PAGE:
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County councilors wanted to know how they could improve their relationships with boards and commissions and boards and commissions subcommittees Tuesday night in White Rock.
Discussion, however, went from how relations could be improved to the issue of how appointments to subcommittees are made and whether they should be appointed by county council.
Chair of the Fuller Lodge Historic District Advisory Board, Ron Wilkins, was one of the board members that addressed council with his thoughts on the topic. He said that board liaison Nancy Cerutti and Councilor Nona Bowman have been extremely useful and encourage all board liaisons to attend board meetings.
“Liaisons sit there quietly unless we ask them something,” Wilkins said.
He also said that there has been outcry from the public because they feel that the terms of the subcommittees need to be shortened because they are too controlling. Wilkins said that his board has five subcommittees to leverage the work of the board. In addition, he pointed out that it is often hard to get something on the county council agenda with short notice.
In response to Wilkins’ comment about the terms being shortened, Councilor Ken Milder wanted to know how the appointments to subcommittees are made.
“There is a perception that there are cliques, and they are always the same people,” Milder said.
Wilkins said that subcommittees are comprised of board members.
Council Vice-Chair Robert Gibson showed concern over the subcommittee issue, as well. “We anticipate that subcommittees will be on limited terms, but there are some that are far from limited terms,” he said.
Councilor Nona Bowman was concerned with the work that subcommittees may be doing.
“Subcommittees making policies is a no-no,” she said. “They can make recommendations, but the board doesn’t have to take their recommendations. Boards do change every two years and if subcommittees are members of the public, that may be a problem.”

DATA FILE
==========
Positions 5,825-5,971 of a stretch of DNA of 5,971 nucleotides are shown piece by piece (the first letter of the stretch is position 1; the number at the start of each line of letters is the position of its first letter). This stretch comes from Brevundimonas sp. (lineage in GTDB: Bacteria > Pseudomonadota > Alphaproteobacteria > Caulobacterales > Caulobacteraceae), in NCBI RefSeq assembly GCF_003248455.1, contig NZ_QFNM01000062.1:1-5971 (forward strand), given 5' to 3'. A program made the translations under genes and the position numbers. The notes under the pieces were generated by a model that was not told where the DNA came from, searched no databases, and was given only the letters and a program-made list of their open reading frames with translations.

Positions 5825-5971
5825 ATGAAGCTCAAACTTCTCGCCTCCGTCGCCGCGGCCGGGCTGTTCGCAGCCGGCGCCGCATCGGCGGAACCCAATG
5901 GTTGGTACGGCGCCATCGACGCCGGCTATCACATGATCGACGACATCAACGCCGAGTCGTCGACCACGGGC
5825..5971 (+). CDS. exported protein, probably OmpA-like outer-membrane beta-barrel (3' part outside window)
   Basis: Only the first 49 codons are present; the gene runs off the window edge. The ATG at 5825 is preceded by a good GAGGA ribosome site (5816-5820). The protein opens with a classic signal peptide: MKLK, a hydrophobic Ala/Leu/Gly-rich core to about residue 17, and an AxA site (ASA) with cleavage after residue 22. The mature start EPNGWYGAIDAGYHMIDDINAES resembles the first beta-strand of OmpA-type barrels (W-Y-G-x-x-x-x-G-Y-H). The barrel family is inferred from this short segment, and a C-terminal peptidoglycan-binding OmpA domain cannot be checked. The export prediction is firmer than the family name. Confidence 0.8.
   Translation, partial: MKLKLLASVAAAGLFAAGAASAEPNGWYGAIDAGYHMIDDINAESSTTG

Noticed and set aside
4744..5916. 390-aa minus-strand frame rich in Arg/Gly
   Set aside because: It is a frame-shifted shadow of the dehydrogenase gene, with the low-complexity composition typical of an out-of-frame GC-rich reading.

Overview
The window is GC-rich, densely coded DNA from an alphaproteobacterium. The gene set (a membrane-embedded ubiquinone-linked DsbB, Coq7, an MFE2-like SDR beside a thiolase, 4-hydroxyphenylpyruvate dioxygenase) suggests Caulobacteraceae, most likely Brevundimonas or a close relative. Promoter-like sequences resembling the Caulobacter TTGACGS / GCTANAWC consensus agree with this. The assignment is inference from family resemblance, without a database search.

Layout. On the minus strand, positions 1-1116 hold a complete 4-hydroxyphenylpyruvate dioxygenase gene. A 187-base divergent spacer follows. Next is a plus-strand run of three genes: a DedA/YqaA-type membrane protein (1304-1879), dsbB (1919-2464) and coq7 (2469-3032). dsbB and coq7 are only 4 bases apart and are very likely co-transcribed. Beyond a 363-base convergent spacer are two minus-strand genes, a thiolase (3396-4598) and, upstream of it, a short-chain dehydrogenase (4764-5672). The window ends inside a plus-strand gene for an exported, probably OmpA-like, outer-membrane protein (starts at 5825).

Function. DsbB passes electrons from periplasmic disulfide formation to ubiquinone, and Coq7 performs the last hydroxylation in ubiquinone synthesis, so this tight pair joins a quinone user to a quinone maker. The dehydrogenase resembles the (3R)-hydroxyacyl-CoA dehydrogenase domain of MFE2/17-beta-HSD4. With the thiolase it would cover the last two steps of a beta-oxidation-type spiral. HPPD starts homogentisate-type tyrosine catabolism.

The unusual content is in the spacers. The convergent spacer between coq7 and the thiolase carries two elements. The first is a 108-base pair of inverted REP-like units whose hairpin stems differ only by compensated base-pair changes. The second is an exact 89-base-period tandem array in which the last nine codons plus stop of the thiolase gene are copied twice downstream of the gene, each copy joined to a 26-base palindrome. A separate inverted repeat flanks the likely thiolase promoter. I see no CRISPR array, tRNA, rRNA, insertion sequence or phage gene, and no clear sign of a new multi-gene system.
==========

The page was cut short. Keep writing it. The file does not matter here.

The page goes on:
Bowman also said that some of the subcommittees need more than a year’s term, but also pointed out that each year the board should go back and reevaluate what each subcommittee should do.
Libby Carlsten, management analyst for the Community Services Department, spoke to council about how the boards, commissions and subcommittees function. “(Ex-county Attorney) Peter Dwyer suggested that we use council rules as a template,” Carlsten said.
Environmental Sustainability Board Chair Larry Warner was also in council chambers on Tuesday to address this topic. He said that they really needed to look at ad hoc vs. standing subcommittees. “There are problems associated with subcommittees,” he said. “The ESB is expected to appoint permanent board liaisons and subject monitors. I recommend that council revisit the standing committees,” he said. Gibson then asked Warner if members of the board comprise ESB subcommittees. Warner said, “No. We quickly appointed three liaisons. All five people are board members,” he said.
Council Chair Jim Hall made clear that council supports the boards and commissions. He also made clear that councilors can facilitate boards and commissions work “if they know their place and stick to it.”
He continued by saying that if a councilor gets out of that role, then council needs to fix it.
“I’m inclined to let boards and commissions do what they want within specific rules,” Hall said.
He also expressed concern over non-board members being appointed to subcommittees.
“We go through interviews and a lot of work to get the right people in,” he said. Maybe we need to follow the rules. Maybe subcommittee members need to come to council every year (for appointments).”
Councilor Michael Wheeler concurred with Hall.
“Our rules are flexible and they manage the boards well,” Wheeler said. “There is no need for revision at this time.”
Bowman said that she didn’t see any way to get around the cliques. “It’s another step in bureaucracy,” she said.
Hall brought the discussion to a close when he said, “I don’t think the rules need to be modified. The rules are adequate.” However, he suggested that subcommittees be formally identified in the work plan.